Which Courses do you need to become and electrician

What Courses do you need to become an electrician?


At Electrical Courses Ltd we often get asked this question, which you’d think would be simple enough to find out on the internet, but let’s be honest, the world of electrical qualifications is a bit of a minefield! So, the purpose of this blog is to explain the electrical courses or qualifications to become a qualified Electrician and how to achieve them, as unbiased as I possibly can ;).

The qualification routes

There are a number of routes an aspiring electrician can take to get qualified as an electrician, but they all should have the same outcome and that is to achieve a Level 3 NVQ in Electrical Installations plus the AM2 Assessment. The routes can be simplified as:

  1. The Electrical Apprenticeship
  2. The Electrical Improver
  3. The Electrical Experienced Worker

The qualification awarding bodies

There are two main qualification bodies that award the qualifications to become a qualified Electrician and they are City & Guilds (C&G) and EAL. C&G are the most well-known awarding body in the Electrical Industry but either body will get the same outcome in the end. Electrical Courses Ltd are an Approved City & Guilds training centre, so whilst there are EAL equivalents I will only be mentioning the C&G relative Electrician qualifications.

City and Guilds logo for electrician courses

The Electrical Apprenticeship

This is the more traditional route and up until the 1990s was probably the only route to becoming a qualified electrician. If you know of any real old school electricians or even apprentices, they will always tell you that is the proper route, but lets be fair an Apprenticeship whilst having its advantages doesn’t suit everyone. However if you are a school leaver or under the age of 19, this is definitely the best route for yourself.

What are the qualifications and assessments taken?

There is only one qualification required and whether it is with C&G or EAL the name of the qualification is the Level 3 NVQ Electrotech Apprenticeship qualification (5357). Apprentices will also need to complete the AM2S assessment at the end of their apprenticeship. Once these are completed, this will also allow them to apply for the JIB ECS Gold Card for Electricians.

How to start out as an Electrical Apprentice

Female Electrical Apprentice

The first step to an Electrical Apprenticeship for an aspiring electrician is to gain employment as an Electrical Apprentice within an Electrical Contracting firm or a company that employs Electricians. The 2nd step is for the employer of the Apprentice to then enrol the Apprentice on to the Level 3 NVQ Electrotech Apprenticeship qualification (5357). Once the Apprentice has completed their NVQ, the final step is to start their 3 day AM2S assessment and this will be arranged by their College Assessor.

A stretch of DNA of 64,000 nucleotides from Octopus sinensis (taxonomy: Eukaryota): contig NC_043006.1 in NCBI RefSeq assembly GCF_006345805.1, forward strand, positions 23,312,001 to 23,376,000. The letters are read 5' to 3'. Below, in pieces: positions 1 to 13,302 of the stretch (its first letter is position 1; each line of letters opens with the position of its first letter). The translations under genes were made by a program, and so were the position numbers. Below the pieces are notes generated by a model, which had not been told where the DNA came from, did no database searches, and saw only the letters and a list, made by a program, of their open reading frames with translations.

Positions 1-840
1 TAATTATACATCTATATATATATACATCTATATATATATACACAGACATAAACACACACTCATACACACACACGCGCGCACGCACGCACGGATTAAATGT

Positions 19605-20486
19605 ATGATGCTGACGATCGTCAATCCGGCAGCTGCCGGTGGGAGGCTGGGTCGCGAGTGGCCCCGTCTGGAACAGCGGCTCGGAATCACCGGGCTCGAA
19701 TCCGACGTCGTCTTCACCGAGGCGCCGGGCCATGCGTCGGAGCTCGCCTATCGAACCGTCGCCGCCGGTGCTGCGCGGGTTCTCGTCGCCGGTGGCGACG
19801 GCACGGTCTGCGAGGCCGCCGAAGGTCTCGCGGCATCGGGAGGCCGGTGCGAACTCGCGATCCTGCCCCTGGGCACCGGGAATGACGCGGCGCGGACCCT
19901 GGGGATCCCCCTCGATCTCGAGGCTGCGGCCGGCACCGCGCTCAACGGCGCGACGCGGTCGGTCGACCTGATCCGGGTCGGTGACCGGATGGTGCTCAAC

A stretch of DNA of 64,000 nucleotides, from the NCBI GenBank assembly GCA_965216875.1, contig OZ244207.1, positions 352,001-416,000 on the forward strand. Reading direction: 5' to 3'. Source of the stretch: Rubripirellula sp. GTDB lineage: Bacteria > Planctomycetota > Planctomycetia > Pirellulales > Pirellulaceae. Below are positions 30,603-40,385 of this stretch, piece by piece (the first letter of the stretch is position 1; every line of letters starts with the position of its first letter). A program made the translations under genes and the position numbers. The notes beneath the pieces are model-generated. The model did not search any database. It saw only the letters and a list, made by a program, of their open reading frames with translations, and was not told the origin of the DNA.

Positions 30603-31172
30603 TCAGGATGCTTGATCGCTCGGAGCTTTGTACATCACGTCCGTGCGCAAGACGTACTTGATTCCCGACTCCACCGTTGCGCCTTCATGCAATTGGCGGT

Are there any requirements?

Yes, the candidate has to have a Grade 4 GCSE or equivalent in Maths and English. Depending on the candidate’s qualifications an Apprentice may also have to study extra qualifications to meet the college’s criteria such as English, Maths and IT.

Who is an Apprenticeship best suited to?

An Apprenticeship is best suited to people aged 16-19 because they will be fully funded through out their training, learn at a slower pace and have less financial commitments compared to an older trainee. There is partial funding for up to 24-year-olds. For people above 24 years of age, they may be eligible to apply for an Advanced Learner loan with the government.

What’s a typical wage of an Apprentice?

According to the JIB handbook stage 1 (first year) Apprentices can be paid £5.59 an hour and Stage 4 (4th Year) apprentices can earn £12.15 an hour. This wage will be less on days the Apprentice is at college studying and these rates are just a guideline. This information was taken from the JIB Handbook on 23rd November 2023.

What is the duration of this training?

A typical Electrical Apprenticeship can take a minimum of 4 years. The structure is typically 1 day a week at college, 4 days a week on site with their employer for the first three years and then the final year is full time on site with their employer.

What are the advantages?

The biggest advantage for an Electrical Apprentice is that they will learn their trade whilst on the job and this experience is invaluable and cannot be replicated in a college or training provider’s workshop. Another advantage is that Apprentices under 19 years of age will have their training fully funded by the government.